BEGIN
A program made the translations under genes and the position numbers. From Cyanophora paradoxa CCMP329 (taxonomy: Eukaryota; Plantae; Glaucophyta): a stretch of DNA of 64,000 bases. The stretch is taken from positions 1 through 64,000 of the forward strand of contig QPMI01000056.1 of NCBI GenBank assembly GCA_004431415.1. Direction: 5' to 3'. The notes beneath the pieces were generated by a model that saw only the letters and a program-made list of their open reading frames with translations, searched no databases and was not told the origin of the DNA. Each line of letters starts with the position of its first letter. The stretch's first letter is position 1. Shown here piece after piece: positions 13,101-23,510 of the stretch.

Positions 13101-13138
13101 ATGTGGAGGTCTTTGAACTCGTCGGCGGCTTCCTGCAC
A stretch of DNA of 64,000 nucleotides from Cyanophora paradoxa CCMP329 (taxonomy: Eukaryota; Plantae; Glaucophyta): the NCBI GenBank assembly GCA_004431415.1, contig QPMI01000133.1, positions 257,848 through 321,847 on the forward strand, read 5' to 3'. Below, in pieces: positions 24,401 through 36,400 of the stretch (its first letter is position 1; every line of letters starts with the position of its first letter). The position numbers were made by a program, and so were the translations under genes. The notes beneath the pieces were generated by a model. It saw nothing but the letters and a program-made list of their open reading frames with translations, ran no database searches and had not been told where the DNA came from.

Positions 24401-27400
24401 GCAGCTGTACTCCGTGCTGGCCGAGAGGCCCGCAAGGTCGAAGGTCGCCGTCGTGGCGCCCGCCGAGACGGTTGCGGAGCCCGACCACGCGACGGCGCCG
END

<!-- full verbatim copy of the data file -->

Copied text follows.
A program made the translations under genes and the position numbers. From Cyanophora paradoxa CCMP329 (taxonomy: Eukaryota; Plantae; Glaucophyta): a stretch of DNA of 64,000 bases. The stretch is taken from positions 1 through 64,000 of the forward strand of contig QPMI01000056.1 of NCBI GenBank assembly GCA_004431415.1. Direction: 5' to 3'. The notes beneath the pieces were generated by a model that saw only the letters and a program-made list of their open reading frames with translations, searched no databases and was not told the origin of the DNA. Each line of letters starts with the position of its first letter. The stretch's first letter is position 1. Shown here piece after piece: positions 13,101-23,510 of the stretch.

Positions 13101-13138
13101 ATGTGGAGGTCTTTGAACTCGTCGGCGGCTTCCTGCAC
A stretch of DNA of 64,000 nucleotides from Cyanophora paradoxa CCMP329 (taxonomy: Eukaryota; Plantae; Glaucophyta): the NCBI GenBank assembly GCA_004431415.1, contig QPMI01000133.1, positions 257,848 through 321,847 on the forward strand, read 5' to 3'. Below, in pieces: positions 24,401 through 36,400 of the stretch (its first letter is position 1; every line of letters starts with the position of its first letter). The position numbers were made by a program, and so were the translations under genes. The notes beneath the pieces were generated by a model. It saw nothing but the letters and a program-made list of their open reading frames with translations, ran no database searches and had not been told where the DNA came from.

Positions 24401-27400
24401 GCAGCTGTACTCCGTGCTGGCCGAGAGGCCCGCAAGGTCGAAGGTCGCCGTCGTGGCGCCCGCCGAGACGGTTGCGGAGCCCGACCACGCGACGGCGCCG